miRNA expression in CHF

Goren et al. (2012) screened 186 miRNAs in serum of CHF patients. Four of them i.e. miR-423-5p, miR-320a, miR-22 and miR-92b, were found to be increased in serum of HF patients and a significant association was revealed between the same miRNAs and prognostic parameters like elevated serum brain natriuretic peptide level and dilatation of the left ventricle and atrium [71].

Plasma from 12 CHF patients were compared with 12 healthy subjects by using microarray method, which revealed expression of 108 miRNAs in CHF patients. Among these 108 miRNAs, miR-423-5p and miR-126 were highly expressed in CHF. Decreased levels of miR-107, miR-139 and miR-142-5p were also displayed in HF conditions. Cakmak et al. [72] have demonstrated the relationship between expression of miRNAs and electrocardiogram parameters related to left ventricular mass index (LVMI) in patients with CHF [43]. Results in this study demonstrated that 29 miRNAs were altered in CHF patients. Among these 29 miRNAs,miR-182, miR-200a-star and miR-568, were found to have inverse correlation with LVMI, whereas two miRNAs i.e. miR-155 and miR-595 were found to have direct correlation with LVMI [43, 73].

By using microarray profiling method in CHF patients it has been shown upregulation of 18 miRNAs: i.e. miR-21, miR-4278, miR-650, miR744star and miR-516-5p, and downregulation of 11 miRNAs: i.e. miR-129-3p, miR-3155, miR-3175 and miR-583 [43, 73].

Identify these miRNAs was very significant in terms of clinical diagnosis suggesting that they could be used as potential biomarkers in CHF [74].

To explore the role of miRNAs in pathological cardiac growth and in HF, three miRNAs were studied by using transgenic mice. These studies have shown that miR-195 and miR-100 were upregulated whereas miR-92 was downregulated [75] suggesting that different level of miRNAs can play a role in HF.

miRNA expression in stroke

Stroke is responsible for 10% of deaths worldwide and is one of the leading causes of disability and miRNAs have to be included among stroke risk factors including also hypertension, atherosclerosis, atrial fibrillation, diabetes and dyslipidemia [43, 76].

miRNAs like miR-21, miR-221 and miR-145 are known to be associated with the cardiovascular system (Table 1). On this basis, their levels were evaluated in serum samples of patients with stroke. Results in this study demonstrated that miR-21 and miR-222 were novel biomarkers of stroke but miR-145 were not [77].

By real-time PCR technique, levels of miRNAs were quantified in serum samples of 197 patients with ischemic stroke at interval of 24 h, of 1, 4 and 48 weeks. Fifty healthy volunteers were selected as control. Results showed that circulating levels of miR-301 and miR-126 were downregulated whereas let-7b was upregulated in ischemic stroke patients up to 24 weeks. However, levels of these miRNAs were normalized 48 weeks after the symptom onset. The researchers concluded that miR-30a, miR-126 and let-7b can be employed as biomarkers of ischemic stroke [78].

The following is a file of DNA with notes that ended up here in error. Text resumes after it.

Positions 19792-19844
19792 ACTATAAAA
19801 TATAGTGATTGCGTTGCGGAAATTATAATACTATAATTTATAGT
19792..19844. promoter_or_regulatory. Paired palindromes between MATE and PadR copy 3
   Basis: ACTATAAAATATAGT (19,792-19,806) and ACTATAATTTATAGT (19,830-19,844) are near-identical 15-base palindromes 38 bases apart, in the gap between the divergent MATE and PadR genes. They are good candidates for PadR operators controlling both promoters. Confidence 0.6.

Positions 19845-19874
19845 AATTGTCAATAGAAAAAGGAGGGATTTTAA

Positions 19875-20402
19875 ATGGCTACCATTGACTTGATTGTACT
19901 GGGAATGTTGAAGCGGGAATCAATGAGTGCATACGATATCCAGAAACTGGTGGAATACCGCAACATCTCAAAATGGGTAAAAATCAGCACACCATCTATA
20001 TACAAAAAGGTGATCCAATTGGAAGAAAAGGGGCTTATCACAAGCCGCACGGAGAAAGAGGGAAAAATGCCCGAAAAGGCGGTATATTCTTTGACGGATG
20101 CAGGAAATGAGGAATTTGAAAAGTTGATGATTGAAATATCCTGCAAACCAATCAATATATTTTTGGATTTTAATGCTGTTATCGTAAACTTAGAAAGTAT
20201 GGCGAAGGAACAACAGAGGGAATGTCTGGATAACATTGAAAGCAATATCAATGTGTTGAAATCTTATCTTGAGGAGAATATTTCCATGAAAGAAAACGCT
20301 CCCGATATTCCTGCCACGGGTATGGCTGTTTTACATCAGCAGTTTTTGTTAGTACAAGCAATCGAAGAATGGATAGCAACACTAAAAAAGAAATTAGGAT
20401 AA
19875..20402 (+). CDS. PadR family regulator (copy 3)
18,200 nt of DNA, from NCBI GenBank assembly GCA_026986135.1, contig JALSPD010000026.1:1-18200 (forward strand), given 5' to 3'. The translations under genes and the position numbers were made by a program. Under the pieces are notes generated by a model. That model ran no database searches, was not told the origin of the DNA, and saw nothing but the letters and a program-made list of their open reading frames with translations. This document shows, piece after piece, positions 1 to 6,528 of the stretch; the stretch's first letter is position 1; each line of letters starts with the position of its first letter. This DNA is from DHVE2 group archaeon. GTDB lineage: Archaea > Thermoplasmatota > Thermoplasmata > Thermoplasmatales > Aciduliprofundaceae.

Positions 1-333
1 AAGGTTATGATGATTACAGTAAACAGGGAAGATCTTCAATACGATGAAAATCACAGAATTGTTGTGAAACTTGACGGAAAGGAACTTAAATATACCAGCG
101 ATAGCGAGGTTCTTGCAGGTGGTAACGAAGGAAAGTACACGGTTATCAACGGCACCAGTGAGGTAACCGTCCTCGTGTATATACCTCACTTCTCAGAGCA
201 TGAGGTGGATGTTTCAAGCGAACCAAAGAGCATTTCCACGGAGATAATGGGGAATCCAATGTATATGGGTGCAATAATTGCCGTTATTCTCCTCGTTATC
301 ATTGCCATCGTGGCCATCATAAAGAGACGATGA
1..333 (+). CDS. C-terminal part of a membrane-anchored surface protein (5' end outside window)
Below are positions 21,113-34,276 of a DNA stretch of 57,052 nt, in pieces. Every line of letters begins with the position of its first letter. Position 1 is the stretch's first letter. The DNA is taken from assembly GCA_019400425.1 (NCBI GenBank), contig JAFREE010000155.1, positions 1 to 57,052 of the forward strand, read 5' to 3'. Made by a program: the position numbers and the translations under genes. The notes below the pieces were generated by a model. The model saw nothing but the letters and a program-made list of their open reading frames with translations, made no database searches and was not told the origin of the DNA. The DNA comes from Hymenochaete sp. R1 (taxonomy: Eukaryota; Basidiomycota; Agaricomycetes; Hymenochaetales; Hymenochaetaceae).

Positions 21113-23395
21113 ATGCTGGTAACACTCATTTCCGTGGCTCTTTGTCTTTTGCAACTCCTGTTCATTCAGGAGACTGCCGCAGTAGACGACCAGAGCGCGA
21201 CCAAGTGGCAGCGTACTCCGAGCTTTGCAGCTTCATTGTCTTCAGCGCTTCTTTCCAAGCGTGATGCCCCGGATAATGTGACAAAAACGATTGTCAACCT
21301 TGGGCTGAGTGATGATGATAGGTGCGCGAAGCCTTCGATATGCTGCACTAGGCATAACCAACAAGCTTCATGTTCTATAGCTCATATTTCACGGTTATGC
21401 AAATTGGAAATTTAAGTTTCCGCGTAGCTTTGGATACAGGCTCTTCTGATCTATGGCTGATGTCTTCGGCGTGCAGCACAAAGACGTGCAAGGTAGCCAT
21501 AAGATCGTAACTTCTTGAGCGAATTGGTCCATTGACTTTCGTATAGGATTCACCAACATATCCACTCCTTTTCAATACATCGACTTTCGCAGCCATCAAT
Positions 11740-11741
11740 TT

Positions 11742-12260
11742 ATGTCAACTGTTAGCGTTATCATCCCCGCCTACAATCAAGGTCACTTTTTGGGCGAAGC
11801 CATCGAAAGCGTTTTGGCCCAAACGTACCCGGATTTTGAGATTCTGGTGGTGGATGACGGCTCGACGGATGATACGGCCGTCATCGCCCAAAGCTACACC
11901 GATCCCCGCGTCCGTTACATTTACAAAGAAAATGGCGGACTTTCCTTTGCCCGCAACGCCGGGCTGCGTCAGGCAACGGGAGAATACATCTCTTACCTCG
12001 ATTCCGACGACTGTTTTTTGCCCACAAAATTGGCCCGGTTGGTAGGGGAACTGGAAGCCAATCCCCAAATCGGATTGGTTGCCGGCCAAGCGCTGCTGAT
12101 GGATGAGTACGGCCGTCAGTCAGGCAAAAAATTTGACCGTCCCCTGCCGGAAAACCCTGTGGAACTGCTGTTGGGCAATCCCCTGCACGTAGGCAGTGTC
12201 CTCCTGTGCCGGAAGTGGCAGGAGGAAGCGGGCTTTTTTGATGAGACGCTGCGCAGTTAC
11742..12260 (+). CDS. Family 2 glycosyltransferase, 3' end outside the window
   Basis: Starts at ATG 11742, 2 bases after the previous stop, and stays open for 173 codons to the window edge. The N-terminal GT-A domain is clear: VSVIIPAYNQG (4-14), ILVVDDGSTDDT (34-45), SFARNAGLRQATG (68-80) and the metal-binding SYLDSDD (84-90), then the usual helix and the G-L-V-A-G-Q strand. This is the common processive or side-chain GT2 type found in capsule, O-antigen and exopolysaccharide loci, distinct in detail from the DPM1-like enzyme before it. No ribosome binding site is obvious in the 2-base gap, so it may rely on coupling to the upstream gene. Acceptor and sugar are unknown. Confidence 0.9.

Atherosclerosis is the major cause of ischemic stroke, either in carotid or intracranial artery [79]. The foam cells in the plaque are derived from the macrophages absorbing the oxidized LDL in which miRNAs play a role. In particular miR-126 could target the 3′ untranslated region (UTR) of vascular cell adhesion molecule 1 (VCAM-1) and modulate its expression (Table 1) [80]. The VCAM-1 is expressed in the activated endothelial cells to promote the adhesion of macrophages to vascular endothelium which plays a role in the development of atherosclerosis [81].

Sepramaniam et al. [82] studied a panel of 32 miRNAs blood miRNAs, among which a consistent upregulation of miR-125b-2, miR-27a, miR-422a, miR-488 and miR-627 was found during ischemic stroke. Thus, it was concluded that these miRNAs possess a diagnostic value and reflects the onset of ischemic stroke. miR-27a is a direct target of cyclin-dependent kinase 5 (CDK5), which is predominantly expressed in the central nervous system (Table 1) [83]. CDK5 protein is upregulated in acute ischemia in various stroke models [84] and plays crucial roles in neuronal survival and death. Thus upregulation of miR-27a expression upon acute ischemia could be a defense mechanism by the cells to control the translation of CDK5 molecules [82].

In a study, plasma levels of miR-107 and glutamate were elevated proportionally in patients with ischemic stroke. Hence, also miR-107 plasma level may act as a biomarker for monitoring citotoxicity in ischemic stroke patients [85].

miRNAs expression in Arrhythmias

Atrial fibrillation (AF) is the most common arrhythmia [86], especially among elderly populations, and is the end-stage manifestation of multiple pathological changes, including both structural and electrical remodeling [87]. A study demonstrated that miR-1 levels were markedly reduced (≈86%) in atrial tissue of patients with AF and a possible effect of miR-1 on in ward-rectifier K+ currents (IK1) was postulated [88]. Lu et al. [89] reported a 3.5-fold elevation of miR-328 levels in atrial samples of AF patients and furthermore demonstrated that the overexpression of miR-328 enhanced AF vulnerability and on the contrary knockdown of miR-328 reduced AF vulnerability in mouse models. miR-223 and miR-664 were also elevated, miR-1 was unaltered. Despite this, miR-1 has also been implicated in the modulation of a wide variety of Ca2+ handling proteins [87] and has been linked to ventricular arrhythmias [65].

miRNAs expression in Cardiac Hypertrophy